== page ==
Just like the outcome of the labeling vote. It’s less important how much money was spent and more important to understand what actually persuaded voters.

  • schedulingepiphanies

    I get how politicians can be bought. Corporations throw money at them so they get more funding for campaigning so more exposure which is a big part of getting noticed to be elected. Then the politicians pull favors for the corporations after the election is won. But the politicians actually get the money from the corporations in the form of contributions or kickbacks.

    I’m still waiting for it to be explained how an election can be “bought” when none of the voters get any of that money. Sure, there was lots of advertising and something about that advertising persuaded enough voters to vote no, but they didn’t take home a check.

    Also, about 75% of Washington didn’t care enough to vote. They weren’t persuaded either way, not enough to go to the polls anyway. Did “Big Indifference” buy them out to stay home? Around 12% of people in Washington cared enough to bother to vote yes. Where this groundswell of consumer demand for GE labeling that was supposed to exist?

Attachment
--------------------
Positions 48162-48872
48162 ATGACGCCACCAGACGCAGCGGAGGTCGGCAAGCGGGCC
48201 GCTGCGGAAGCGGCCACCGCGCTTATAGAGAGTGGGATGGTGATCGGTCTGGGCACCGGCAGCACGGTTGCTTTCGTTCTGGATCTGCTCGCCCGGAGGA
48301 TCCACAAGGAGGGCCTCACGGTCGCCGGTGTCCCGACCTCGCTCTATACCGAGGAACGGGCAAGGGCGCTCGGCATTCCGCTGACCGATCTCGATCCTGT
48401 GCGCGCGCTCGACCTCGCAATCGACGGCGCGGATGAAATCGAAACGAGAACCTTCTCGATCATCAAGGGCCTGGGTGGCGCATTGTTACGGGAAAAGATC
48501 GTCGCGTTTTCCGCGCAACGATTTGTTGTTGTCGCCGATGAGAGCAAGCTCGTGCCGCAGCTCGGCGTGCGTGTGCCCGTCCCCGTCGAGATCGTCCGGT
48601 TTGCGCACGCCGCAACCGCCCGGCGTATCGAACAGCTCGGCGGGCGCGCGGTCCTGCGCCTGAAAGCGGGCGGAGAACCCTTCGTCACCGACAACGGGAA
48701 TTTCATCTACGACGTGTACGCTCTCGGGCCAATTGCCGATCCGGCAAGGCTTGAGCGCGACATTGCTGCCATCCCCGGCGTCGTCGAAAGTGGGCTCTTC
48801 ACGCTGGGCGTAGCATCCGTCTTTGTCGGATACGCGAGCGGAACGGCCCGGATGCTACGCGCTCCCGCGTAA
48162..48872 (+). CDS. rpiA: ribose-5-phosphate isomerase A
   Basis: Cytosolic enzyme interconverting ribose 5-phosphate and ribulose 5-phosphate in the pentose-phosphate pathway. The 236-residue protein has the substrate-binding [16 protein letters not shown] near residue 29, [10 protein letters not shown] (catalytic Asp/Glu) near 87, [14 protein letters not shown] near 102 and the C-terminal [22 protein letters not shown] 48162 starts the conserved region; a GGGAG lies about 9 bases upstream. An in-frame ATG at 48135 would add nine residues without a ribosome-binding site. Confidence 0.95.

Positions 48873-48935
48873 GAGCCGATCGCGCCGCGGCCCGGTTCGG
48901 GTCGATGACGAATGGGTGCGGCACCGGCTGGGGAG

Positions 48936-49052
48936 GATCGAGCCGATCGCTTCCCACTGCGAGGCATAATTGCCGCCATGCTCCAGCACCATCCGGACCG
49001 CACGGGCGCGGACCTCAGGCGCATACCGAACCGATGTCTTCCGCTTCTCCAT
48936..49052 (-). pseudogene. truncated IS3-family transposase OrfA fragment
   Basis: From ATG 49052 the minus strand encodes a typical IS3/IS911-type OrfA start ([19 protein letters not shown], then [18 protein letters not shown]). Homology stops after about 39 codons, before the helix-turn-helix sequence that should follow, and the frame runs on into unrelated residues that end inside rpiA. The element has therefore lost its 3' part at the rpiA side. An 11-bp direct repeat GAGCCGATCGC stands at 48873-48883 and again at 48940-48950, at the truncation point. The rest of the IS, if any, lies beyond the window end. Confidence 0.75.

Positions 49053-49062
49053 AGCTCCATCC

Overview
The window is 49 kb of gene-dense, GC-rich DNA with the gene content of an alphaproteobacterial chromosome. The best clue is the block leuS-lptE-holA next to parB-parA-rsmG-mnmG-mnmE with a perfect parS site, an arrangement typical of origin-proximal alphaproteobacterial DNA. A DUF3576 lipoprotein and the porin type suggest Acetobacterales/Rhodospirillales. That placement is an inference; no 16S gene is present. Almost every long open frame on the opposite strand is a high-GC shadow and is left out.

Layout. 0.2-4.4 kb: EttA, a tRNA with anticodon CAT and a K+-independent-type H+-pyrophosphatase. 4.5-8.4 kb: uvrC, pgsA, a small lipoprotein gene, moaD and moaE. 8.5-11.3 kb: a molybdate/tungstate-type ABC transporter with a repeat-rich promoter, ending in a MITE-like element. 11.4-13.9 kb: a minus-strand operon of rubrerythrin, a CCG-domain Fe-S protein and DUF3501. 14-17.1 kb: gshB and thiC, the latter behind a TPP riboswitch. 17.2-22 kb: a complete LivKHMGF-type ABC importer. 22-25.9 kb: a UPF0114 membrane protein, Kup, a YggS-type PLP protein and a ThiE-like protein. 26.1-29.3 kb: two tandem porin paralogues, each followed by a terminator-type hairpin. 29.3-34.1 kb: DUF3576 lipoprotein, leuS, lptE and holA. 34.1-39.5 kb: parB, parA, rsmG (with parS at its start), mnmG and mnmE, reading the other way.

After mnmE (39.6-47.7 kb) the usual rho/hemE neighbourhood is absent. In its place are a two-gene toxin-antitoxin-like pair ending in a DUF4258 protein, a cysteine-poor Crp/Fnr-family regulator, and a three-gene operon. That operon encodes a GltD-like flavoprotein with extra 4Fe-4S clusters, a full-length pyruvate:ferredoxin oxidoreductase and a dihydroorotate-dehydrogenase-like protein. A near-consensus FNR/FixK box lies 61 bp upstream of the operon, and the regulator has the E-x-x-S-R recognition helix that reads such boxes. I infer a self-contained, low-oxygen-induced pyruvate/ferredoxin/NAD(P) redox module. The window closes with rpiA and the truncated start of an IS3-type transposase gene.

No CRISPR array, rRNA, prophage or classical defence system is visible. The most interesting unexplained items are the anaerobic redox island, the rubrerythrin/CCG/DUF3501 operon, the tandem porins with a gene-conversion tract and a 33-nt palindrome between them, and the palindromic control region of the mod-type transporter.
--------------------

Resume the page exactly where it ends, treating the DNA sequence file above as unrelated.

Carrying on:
• schedulingepiphanies

    Spot on analysis. It’s a marketing war. One side has lots of cash, the other side compensates lack of cash with a semi-Astroturf “grassroots” campaign that grow from anti-GMO “information” websites sponsored by organic food companies.

  • Ewan_R

    Elections are bought when the result of the election is not that which we would have wanted and the side that wins had money backing it (regardless of whether the side we support had money backing it, or of counter evidence where elections occur and the side with the most money backing it loses…)